Anthony Lynn has asked his Chargers veterans to accept a role he once excelled at during his latter days as a running back for the Denver Broncos: player-coach.
"I coached a lot of guys that came in to replace me," Lynn said.
According to Lynn, that selflessness was on display Monday as nearly 90 players took the practice field at Hoag Performance Center for the first day of organized team activities (OTAs). The head coach said he believes L.A.'s newcomers will learn more and develop faster through the guidance of their veteran teammates – even more so than the coaches.
"Our players – like I said today – they were doing an outstanding job of pulling guys aside and just coaching them up on how we practice and how we do things," Lynn said. "That's where I like to see it come from because at the end of the day, we're going to go as far as they take us."
When asked what the youngest Chargers can learn better from the vets than from the coaches, Lynn was matter of fact.
"Everything," he said. "How to be a pro, our concepts. They speak their language. I'm 50 years old."
The Bolts are back on the field for the first day of Phase 3 of OTA workouts - check out the sights.
In two years, running back Austin Ekeler has gone from wide-eyed rookie to reputable resource. In Lynn's first season as head coach in 2017, Ekeler entered training camp as the sixth-string running back who wore No. 3 on his jersey.
The 24-year-old is now an established, core veteran with new teammates now asking him for advice. During OTAs, especially as a younger player, Ekeler explained how the mental side of the game takes precedence over the physical.
"Studying is definitely the biggest thing right now just because right here we don't have pads on," he said. "You're not going to be blowing anyone up or making huge plays like that. It's more a technique thing right now. Sure, you want to be playing fast, obviously, but you can't play fast.
"I remember, if I just had OTAs or minicamp, I wouldn't have made the team. I was all over the place."
Pro Bowl defensive end Joey Bosa thought back to how helpful veterans like Melvin Ingram and former defensive tackle Corey Liuget were when he was a younger player. It's something he expects to pay forward to the new guys.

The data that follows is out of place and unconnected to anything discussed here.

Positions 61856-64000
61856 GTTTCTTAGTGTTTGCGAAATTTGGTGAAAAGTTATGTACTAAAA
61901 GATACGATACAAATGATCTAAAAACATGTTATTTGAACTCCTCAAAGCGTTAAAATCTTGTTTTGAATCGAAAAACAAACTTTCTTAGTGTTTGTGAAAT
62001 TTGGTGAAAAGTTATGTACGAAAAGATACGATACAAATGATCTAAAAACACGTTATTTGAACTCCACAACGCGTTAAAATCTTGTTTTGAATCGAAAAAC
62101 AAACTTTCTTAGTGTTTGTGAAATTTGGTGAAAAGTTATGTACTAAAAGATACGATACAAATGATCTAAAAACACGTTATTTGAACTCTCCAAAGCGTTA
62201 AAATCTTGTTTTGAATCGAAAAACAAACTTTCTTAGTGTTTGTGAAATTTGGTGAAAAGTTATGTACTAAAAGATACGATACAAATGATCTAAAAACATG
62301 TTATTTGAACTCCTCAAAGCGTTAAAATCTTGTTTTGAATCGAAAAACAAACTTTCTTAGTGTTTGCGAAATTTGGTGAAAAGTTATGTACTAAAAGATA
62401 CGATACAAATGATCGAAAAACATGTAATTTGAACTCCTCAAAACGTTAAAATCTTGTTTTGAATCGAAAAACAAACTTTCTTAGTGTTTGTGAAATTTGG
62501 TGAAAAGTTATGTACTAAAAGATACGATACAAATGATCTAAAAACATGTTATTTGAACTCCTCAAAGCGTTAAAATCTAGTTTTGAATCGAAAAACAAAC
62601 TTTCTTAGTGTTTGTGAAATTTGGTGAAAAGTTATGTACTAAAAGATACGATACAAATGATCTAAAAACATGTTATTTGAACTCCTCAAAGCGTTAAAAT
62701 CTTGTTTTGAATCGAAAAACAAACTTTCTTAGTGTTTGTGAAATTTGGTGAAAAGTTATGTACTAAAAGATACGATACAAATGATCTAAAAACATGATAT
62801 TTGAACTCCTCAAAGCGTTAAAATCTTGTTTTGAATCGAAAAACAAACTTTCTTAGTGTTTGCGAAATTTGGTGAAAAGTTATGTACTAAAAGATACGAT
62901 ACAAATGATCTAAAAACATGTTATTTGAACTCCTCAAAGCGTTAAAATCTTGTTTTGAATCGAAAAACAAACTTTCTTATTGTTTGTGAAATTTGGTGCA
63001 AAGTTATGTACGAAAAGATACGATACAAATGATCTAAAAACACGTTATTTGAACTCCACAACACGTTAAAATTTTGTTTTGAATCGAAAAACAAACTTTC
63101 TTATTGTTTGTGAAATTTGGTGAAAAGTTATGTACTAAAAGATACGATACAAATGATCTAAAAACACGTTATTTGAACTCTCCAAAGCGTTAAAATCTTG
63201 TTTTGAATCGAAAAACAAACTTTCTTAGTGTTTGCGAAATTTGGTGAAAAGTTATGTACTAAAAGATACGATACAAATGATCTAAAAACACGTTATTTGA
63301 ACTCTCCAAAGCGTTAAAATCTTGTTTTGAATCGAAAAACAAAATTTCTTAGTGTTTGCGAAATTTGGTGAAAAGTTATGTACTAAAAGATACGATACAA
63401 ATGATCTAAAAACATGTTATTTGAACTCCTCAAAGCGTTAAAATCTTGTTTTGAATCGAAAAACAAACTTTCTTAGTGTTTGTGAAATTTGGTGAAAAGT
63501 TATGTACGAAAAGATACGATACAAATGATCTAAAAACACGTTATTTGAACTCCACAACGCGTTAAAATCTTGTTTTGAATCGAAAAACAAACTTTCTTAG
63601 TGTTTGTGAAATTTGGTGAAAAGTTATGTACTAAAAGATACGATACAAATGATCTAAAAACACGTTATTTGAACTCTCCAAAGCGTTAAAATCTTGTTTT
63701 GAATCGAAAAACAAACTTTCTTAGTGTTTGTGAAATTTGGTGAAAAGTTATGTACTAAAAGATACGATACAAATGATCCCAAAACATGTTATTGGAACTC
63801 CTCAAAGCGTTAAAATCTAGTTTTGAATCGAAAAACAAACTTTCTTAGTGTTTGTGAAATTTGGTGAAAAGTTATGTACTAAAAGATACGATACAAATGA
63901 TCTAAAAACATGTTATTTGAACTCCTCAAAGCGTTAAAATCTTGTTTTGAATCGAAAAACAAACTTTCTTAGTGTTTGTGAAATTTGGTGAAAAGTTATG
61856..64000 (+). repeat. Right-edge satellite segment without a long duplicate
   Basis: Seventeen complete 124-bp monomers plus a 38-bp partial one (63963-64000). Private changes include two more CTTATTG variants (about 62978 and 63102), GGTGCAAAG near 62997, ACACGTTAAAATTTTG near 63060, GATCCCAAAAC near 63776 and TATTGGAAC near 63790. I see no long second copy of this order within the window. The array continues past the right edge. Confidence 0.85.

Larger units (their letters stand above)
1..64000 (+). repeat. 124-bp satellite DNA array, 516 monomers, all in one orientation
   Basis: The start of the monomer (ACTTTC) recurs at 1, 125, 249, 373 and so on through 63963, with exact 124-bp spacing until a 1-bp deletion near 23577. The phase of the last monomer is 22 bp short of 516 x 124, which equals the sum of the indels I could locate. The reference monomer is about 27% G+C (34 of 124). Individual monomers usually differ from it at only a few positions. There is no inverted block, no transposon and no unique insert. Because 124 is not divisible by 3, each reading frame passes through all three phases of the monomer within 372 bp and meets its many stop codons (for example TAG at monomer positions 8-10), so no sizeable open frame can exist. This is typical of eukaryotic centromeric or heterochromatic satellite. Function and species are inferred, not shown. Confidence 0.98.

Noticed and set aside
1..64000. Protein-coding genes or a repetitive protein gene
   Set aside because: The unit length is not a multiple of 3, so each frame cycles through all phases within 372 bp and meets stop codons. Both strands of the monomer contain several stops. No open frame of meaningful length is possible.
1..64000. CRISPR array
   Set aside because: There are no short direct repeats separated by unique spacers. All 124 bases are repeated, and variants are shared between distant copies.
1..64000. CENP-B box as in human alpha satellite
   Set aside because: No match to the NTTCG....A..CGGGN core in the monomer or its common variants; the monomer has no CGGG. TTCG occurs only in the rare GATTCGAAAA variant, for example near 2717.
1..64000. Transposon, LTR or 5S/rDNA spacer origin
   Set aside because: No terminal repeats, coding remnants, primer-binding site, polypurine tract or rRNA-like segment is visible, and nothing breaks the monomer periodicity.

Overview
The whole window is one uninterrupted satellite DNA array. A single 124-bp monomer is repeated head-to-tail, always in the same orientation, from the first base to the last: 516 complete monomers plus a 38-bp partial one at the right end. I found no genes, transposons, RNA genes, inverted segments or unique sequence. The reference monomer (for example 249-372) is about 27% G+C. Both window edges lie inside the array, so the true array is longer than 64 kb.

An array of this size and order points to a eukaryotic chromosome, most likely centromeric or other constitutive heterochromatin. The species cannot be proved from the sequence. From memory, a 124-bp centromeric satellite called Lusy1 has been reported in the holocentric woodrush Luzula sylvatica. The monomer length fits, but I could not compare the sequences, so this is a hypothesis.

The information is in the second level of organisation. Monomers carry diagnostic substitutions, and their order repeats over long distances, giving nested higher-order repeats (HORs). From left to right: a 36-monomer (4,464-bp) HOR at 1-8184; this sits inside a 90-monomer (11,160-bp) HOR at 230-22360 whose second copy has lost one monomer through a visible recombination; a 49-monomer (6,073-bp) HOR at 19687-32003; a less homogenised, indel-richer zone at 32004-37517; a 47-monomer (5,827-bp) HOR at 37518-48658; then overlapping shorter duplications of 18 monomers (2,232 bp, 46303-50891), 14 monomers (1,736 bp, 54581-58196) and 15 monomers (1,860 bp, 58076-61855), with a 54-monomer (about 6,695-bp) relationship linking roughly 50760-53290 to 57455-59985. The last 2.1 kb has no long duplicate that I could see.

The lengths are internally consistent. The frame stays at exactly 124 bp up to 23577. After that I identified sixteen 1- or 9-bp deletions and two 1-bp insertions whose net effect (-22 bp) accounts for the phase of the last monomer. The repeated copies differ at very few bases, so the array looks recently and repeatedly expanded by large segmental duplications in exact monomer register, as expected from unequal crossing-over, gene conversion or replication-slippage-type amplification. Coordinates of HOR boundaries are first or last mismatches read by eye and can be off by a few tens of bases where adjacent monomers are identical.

"Anything they have to ask me, I'm open," Bosa said.
Both Bosa and Ekeler are entering the prime of their careers. Some Chargers may only have a handful of years left.
Lynn praised those vets for tutoring the rookies knowing they'll ultimately be competing with them for a roster spot. It's part of being a professional. It could also end up being the reason why the 2019 Chargers play meaningful football next winter.
"Our coaches do a heck of a job preparing with these guys and meeting with these guys, and we're there for them with any type of advice, but I still go back to, 'We'll coach the players to coach the rookies.'" Lynn said. "That's just what I believe in."
WRs an early position group to watch
With so many players on the field during OTAs, Lynn said he focused his efforts on watching the individual drills. Among the several position groups he's monitoring is the wide receivers.
With Tyrell Williams departing for the Oakland Raiders via free agency, Lynn is looking to see who emerges behind the trio of Keenan Allen, Mike Williams and Travis Benjamin. The head coach mentioned Artavis Scott "and a bunch of guys that have been around one or two years," which includes second-year wide receiver Dylan Cantrell.
Outside of the wideouts, tight end Hunter Henry is a big-play pass catcher that Los Angeles was without during the 2018 regular season. After sustaining an ACL injury last offseason, Henry was back at it on Monday working with the first unit.
"I don't think Hunter is thinking about what happened to him last year," Lynn said. "He had a lot of time to think about that. He's 100 percent. He's back on the field. He looked good today. It's just good to see him running around with that first unit."
Bradley gives a pair of rookies high marks
During OTAs – especially on the first day – it may be difficult for rookies to gauge the tempo at which to practice.
Lynn said safety Nasir Adderley was a standout on Monday, but the compliment came with a caveat: Slow down the pace in an effort to protect your teammates.
Defensive Coordinator Gus Bradley praised Adderley for how quickly he's grasped things. The team's newest linebacker from Notre Dame also caught his eye.
"I would say, overall, Drue Tranquill — I thought he really showed up," Bradley said. "He's calling the whole defense. His intellect is sharp. Not only being able to line up, but also able to execute the techniques. Sometimes you can call it and get lined up, but to also where we say, 'That's exactly how we taught it.' I thought he picked up on it pretty quickly."
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